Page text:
Anastomosis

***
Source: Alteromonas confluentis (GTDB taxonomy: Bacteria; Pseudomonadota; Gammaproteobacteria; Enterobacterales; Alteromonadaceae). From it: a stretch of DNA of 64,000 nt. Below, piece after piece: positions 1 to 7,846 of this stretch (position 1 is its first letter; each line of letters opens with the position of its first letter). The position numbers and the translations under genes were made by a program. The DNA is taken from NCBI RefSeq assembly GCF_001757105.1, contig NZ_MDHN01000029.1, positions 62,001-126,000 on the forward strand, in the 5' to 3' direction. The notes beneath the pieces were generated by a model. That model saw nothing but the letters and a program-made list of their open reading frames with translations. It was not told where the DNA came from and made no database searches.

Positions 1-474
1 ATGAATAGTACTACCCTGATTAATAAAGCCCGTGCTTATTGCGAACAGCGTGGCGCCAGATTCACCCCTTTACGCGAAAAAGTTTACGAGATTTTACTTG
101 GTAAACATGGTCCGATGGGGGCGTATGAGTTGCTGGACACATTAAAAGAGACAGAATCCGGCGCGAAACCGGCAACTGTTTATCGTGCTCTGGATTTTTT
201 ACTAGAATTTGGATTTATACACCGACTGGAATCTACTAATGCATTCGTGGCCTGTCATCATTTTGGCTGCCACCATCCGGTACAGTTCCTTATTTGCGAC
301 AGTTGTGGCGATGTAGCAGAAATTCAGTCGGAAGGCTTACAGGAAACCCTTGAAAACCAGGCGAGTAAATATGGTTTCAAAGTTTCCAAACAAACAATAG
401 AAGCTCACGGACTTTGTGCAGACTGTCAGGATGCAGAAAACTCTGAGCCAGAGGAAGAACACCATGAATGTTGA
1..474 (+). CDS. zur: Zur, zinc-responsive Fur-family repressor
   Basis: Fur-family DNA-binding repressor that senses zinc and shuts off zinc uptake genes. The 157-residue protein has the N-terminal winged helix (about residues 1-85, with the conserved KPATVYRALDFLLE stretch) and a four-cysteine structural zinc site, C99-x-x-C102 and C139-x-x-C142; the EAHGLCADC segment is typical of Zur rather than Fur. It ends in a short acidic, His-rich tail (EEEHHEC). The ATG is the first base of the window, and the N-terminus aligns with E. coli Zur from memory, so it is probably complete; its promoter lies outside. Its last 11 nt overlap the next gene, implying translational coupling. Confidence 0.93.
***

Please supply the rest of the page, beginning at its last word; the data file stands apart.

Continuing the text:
To begin the anastomosis, a needle driver is on the right and the long tip forceps on the left or two needle drivers may be used. In the beginning of our experience, the anastomosis was performed with eight or more interrupted sutures. A running anastomotic suture had been described for laparoscopic prostatectomy and was integrated into the Vattikuti Institute of Prostatectomy technique early in the evolution of the procedure (Fig. 9) (8,16,17). A running suture was found to be more efficient with excellent functional results. Presently, the anastomotic suture is made from two 7-8 cm 3-0 Monocryl (poligle-caprone 25) sutures on an RB-1 needle, dyed and undyed, tied together extracorporeally with the knot in the middle and a needle on either end. The running anastomosis is started with the dyed end, inside out on the bladder at the 4 o'clock position and continues in a clockwise direction. After two to three passes, the suture is cinched down with gentle downward traction on the bladder. After the bladder is brought down to the urethra, a needle driver is used on the left for the remainder of the anastomosis. The suture may be periodically locked to maintain tension or the right-sided surgeon may hold the suture on mild tension. At approximately the 9 o'clock position, the suture is reversed; inside to out on the bladder, outside to in on the urethra for two to three passes, then the second assistant holds the dyed needle on mild tension. Next, the undyed monocryl is passed outside in on the urethra at the 4 o'clock position and continued in a counterclockwise direction until the anastomosis is completed. The needles are removed and a single intracorporeal knot completes the anastomosis. A 20 French Foley catheter is placed, the bladder is distended to assess for anastomotic leaks, and 20 cc of saline is placed in the balloon.

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